The impact of porn culture on girls is too big to ignore

sexting

If we were to plot events that have significantly altered the female experience, one of them would have to be the arrival of porn culture and the role of technology in this advancing phenomenon.

Last month a 12-year-old boy was sentenced for repeatedly raping his sister after “becoming fascinated with hardcore porn.” The boy had typed in search terms online in order to find incest porn. The prosecutor in the case said, “Cases of this nature will increasingly come before the court because of the access young people now have to hard core pornography.”

Together, porn and technology have created an extreme — but simultaneously normalized —  wave of misogyny, exemplified by cases like the one above, alongside trends like “sexting” and “revenge porn,” wherein young women are coerced into sharing sexualized, nude images of themselves privately, which men later post online as a means to punish their exes.

Law enforcement is beginning to recognize the need to crack down (particularly on content involving child abuse), but countless women have suffered shame, humiliation, and worse, in the meantime. A 31-year-old man, Benjamin Barber, is the first sentenced in Oregon on charges of “unlawful dissemination of an intimate image.” He was sentenced to six months in jail after publishing pornographic videos of himself with a former partner without her consent to “multiple adult web sites.” Earlier this year, five boys from Newtown High School in Connecticut were charged after sharing and selling nude images and videos of their female classmates. A Scottish man was sentenced to community service after creating a fake account in his ex-girlfriend’s name on Facebook, in order to post her private nude photos. While liberals and third wave feminists have made efforts to neutralize pornography, what’s clear is that it is used by men as a means to punish women, not empower them.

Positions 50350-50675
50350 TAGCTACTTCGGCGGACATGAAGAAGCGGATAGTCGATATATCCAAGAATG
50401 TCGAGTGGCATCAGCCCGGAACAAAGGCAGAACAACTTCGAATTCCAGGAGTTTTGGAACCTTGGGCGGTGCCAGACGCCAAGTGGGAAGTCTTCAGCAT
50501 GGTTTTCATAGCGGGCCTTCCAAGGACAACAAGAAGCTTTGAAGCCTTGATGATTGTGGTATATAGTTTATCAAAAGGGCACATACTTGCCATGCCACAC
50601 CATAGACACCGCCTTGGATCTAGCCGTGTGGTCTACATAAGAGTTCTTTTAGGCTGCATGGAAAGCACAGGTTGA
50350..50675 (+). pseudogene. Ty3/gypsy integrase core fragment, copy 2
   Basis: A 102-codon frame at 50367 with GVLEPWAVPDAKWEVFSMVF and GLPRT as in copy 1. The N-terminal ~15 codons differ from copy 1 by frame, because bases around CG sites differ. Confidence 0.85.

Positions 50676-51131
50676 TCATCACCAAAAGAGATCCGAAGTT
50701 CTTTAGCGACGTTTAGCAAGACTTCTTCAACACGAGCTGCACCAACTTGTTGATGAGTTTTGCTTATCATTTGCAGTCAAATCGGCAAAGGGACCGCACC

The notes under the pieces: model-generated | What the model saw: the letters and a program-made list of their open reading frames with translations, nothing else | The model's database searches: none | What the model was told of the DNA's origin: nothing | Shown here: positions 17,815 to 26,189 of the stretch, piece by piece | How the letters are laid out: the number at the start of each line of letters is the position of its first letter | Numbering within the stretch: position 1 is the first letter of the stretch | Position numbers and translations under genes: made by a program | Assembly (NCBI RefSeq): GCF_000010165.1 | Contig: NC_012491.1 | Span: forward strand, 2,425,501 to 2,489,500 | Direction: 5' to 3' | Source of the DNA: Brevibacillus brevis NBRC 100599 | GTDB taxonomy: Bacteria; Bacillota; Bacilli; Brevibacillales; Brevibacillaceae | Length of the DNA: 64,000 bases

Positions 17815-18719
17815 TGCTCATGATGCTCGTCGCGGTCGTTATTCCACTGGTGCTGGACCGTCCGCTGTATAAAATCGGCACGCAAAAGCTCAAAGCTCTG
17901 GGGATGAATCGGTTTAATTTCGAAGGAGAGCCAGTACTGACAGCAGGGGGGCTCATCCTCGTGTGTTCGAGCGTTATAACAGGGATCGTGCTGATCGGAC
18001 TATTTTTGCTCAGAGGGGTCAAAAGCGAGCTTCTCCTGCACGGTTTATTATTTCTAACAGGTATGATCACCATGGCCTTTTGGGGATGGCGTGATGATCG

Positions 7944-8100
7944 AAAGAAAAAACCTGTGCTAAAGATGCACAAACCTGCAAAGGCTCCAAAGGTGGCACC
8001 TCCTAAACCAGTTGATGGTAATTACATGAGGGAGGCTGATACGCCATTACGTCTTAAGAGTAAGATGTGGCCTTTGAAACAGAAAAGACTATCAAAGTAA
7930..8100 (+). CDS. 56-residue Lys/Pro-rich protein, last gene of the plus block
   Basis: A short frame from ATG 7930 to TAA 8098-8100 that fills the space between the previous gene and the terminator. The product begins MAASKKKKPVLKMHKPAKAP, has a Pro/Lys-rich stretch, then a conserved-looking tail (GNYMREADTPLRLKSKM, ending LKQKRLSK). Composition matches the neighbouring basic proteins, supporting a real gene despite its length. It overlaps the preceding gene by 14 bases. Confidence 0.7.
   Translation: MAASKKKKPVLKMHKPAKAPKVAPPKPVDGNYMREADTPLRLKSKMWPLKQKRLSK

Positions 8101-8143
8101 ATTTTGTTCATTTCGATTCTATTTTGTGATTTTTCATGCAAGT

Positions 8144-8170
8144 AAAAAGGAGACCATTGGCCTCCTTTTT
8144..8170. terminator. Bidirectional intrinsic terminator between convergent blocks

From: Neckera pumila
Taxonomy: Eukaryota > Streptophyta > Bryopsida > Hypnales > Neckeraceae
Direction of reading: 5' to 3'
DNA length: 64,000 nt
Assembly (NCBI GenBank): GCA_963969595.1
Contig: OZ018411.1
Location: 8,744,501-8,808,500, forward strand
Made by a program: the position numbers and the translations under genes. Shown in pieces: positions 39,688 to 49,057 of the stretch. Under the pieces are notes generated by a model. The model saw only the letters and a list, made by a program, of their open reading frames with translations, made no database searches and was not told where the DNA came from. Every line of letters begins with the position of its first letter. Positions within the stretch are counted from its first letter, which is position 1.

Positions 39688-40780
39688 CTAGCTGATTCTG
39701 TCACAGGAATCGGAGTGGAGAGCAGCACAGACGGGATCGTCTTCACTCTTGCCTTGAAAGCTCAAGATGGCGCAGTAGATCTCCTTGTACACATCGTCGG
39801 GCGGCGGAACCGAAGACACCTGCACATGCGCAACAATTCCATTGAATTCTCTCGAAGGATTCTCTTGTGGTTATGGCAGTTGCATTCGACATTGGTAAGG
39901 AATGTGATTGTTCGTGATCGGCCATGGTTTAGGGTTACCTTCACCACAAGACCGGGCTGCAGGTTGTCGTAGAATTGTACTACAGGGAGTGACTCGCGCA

I didn’t have a mobile phone when I was a young teenager. When I did get one, accessing the internet on it was a technological impossibility. In those days, you didn’t come across porn unless you specifically sought it out or found it accidentally, stashed away in a desk or closet by another man.

But these are changed times. Evidence reported by the charity YoungMinds shows that as of 2014, half of nine to 16-year-olds and 95 per cent of 15-year-olds in Europe owned a smartphone. By 2010, 96 per cent of nine to 16 year olds in the UK were going online at least weekly — most on a daily basis. This expansion in young people’s use of technology means ubiquitous access to everything the internet has to offer, including porn… Especially, porn.

In fact, a report published this year by the NSPCC shows that, today, young people are just as likely to find pornography by accident as they are to seek it out deliberately .

There is a difference between a culture in which someone has to specifically seek porn if they want to view it and a culture in which porn consumption by kids and teenagers is happening accidentally just as much as intentionally. This is a culture in which porn is simply part of growing up, whether we like it or not. One 11-year-old girl interviewed tells the NSPCC researchers:

“I didn’t like it because it came on by accident and I don’t want my parents to find out and the man looked like he was hurting her. He was holding her down and she was screaming and swearing. I know about sex but it didn’t look nice. It makes me feel sick if I think about my parents doing it like that.”

What she describes doesn’t suggest she stumbled upon something unusually violent. Aggression and violent acts are the norm in online porn —  research shows that 88 per cent of top rated porn scenes contain aggressive acts and that in the majority of cases, a man is the perpetrator of the aggression and a woman the recipient.

Even if a young person manages by stealth or fortune to avoid any direct encounters with pornography, they are still impacted by the fact their peers are watching it. Young women are surrounded by boys who learn about the female body and sexuality through pornography —  those who have hetersosexual sex are likely to have their first sexual experiences with males who have received their sex education from porn. The NSPCC report, for example, shows that 44 per cent of men reported wanting to try out things they had seen in porn. Coming into womanhood, young women have already been prevented from developing an authentic relationship with their own bodies and own sexualities. One 13-year-old girl interviewed in the study says, “[Porn] gives an unrealistic view of sex and our bodies, makes us self-conscious, and question why our bodies are not developed like what we see online.”